Did you notice we named the big house? Did you also notice that East Dallas has been a hotspot for some of the biggest people?
We all know Mount Vernon on White Rock Lake, the DeGolyer estate and the once-splendid Belle Nora on Garland Road. Then there’s Glenwick, destroyed by fire after a brief life at the Scientology Center in Dallas.
But nothing is more mysterious than the Buckner House. This is the Great Mediterranean on the right side of North Buckner and it’s on sale as you head to I-30.
The Buckner House was built in 1925.Remember, this year the great gatsby published. It was the height of the Roaring 20s, and if you were rich and smart, the house you designed was a showcase.
Mediterranean architecture was at the forefront of this era. It embodies taste and wealth and is the style of choice for those who have both. Mediterranean style is also an enduring style. Think Miami’s Villa Vizcaya and the Biltmore – still standing, still cool.
This summer, our photographer Mimi Perez and I were invited to visit The Buckner House. It’s 5,733 square feet and has a fantastic cupola where I drink a nice sparkling wine every night. The views are breathtaking and the windows in the home are beautiful. There are stained glass and mason jar windows, as well as ornate four-leaf windows overlooking the front lawn.
The grand saloon has fantastic ceiling beams and a balcony railing on the second floor overlooks the activities below. If you close your eyes, you can imagine those 1920s parties with the ladies in flowy dresses, the guys in tuxedos, and a raccoon coat or two draped over the benches. There’s even a pool that’s long been filled, but can you imagine it? You know there has to be a slimming dip here.
Based on my in-depth research, I found this to be a party house for decades. It was purchased by Lee C. Harrison, president of Dallas Prairie Oil & Gas. His daughter went to Hockaday, so you know there’s a lot of school parties, BBQ, tea and balls – and probably more skinny dips.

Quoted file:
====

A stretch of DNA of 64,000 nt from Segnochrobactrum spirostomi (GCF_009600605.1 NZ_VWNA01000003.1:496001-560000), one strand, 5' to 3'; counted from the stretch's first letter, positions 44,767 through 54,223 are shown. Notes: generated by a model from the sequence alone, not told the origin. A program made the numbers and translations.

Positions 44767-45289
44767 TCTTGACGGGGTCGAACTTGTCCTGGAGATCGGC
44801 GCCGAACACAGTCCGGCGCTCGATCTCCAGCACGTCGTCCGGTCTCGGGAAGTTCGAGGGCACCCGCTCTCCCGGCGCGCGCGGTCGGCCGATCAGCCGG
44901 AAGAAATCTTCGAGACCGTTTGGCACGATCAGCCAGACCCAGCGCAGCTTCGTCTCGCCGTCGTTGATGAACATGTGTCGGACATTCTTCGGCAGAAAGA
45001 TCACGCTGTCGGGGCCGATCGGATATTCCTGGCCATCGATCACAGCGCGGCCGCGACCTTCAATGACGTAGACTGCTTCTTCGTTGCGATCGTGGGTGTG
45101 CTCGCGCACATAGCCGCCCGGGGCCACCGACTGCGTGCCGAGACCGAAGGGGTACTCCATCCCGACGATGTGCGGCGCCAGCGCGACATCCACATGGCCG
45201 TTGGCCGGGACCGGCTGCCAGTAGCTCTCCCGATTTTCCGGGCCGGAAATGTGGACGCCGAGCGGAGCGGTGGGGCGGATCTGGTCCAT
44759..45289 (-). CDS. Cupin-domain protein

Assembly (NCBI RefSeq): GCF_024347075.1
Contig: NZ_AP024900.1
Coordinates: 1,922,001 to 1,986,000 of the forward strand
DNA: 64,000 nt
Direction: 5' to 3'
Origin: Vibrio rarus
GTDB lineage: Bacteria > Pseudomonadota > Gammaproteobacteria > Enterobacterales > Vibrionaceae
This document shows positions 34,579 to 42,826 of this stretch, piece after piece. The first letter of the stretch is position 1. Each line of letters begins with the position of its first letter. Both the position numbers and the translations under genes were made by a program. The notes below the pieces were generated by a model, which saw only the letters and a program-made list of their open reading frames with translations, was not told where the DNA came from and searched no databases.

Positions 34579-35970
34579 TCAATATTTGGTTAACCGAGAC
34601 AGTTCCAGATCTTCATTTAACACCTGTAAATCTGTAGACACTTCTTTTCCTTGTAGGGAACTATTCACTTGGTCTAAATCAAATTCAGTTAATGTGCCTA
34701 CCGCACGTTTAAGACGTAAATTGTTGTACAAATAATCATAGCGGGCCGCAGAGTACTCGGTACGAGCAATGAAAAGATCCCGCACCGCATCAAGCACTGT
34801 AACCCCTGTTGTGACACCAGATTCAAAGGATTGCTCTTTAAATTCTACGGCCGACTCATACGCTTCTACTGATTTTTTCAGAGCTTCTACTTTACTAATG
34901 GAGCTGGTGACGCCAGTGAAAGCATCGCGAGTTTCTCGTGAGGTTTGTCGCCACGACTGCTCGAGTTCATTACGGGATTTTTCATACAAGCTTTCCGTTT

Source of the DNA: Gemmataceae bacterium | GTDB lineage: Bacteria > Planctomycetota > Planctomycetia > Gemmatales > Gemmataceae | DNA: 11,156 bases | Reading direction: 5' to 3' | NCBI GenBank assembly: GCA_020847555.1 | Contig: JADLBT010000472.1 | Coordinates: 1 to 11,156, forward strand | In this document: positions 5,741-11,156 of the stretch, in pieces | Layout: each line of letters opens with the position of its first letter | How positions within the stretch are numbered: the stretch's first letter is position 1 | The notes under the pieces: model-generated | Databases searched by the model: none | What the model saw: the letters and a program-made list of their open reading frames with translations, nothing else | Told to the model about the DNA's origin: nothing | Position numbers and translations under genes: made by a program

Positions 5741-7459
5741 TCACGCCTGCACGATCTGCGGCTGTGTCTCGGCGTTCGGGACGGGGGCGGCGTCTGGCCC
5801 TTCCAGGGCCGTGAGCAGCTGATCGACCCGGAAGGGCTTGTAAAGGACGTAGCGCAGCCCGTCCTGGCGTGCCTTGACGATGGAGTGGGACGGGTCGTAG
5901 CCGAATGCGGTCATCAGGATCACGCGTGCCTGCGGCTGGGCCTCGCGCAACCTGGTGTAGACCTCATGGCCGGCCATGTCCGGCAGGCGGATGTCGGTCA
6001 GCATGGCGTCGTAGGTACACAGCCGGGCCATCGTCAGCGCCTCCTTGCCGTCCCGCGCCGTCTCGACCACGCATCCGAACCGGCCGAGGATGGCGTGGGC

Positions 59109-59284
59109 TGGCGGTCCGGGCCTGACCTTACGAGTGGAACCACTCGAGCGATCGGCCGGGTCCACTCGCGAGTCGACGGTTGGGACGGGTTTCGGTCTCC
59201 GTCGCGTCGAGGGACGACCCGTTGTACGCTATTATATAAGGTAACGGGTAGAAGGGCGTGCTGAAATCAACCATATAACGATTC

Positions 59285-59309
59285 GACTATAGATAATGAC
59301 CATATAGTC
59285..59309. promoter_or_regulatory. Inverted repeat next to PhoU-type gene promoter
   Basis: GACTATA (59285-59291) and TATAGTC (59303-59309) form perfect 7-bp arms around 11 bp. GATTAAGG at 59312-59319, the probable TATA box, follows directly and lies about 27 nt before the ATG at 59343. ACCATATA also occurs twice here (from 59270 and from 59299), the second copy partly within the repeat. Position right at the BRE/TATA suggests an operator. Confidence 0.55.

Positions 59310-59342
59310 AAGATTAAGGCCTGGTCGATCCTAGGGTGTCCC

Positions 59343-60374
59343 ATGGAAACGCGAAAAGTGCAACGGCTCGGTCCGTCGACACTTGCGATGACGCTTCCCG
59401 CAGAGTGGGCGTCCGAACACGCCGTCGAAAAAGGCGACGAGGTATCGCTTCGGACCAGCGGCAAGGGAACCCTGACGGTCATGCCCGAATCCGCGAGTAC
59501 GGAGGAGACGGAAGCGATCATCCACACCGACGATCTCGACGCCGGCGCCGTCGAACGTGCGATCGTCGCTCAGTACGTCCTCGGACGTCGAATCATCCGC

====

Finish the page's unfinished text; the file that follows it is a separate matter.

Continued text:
John Maxwell owned The Buckner House in the early 1950s.
“He’s friends with Tom Hughes,” Bruce Mike Hill of Mike Hill Flower told me. From 1962 to 1993, Hughes was the much-loved producer and managing director of Dallas Summer Musicals. He was responsible for bringing in celebrities such as Carol Burnett, Yul Brinner, Ginger Rogers, Katharine Hepburn and Liberace.
“Some of the stars stayed in the house while they were working in the concert hall,” McCann said. Great way to avoid paparazzi.
One of the most interesting things you will find on the exterior of a home is the face. Human faces were carved into the stones on the pillars, and a face hung high in one corner of the house. The former staff quarters also have an interesting feel, with a top hat design on the linoleum.
So what does it matter?
The house hit the market with little fanfare a few months ago. I suspect the reason is twofold. For one, it’s over four acres and could attract buyers we conservationists deem inappropriate.
Second, the house has been vacant for about 15 years. Obviously, it needs love, but that’s where the education factor comes into play and finds the right buyer. Of course, I turned to architect Norman Alston, president of the Dallas Preservation Commission, for insight.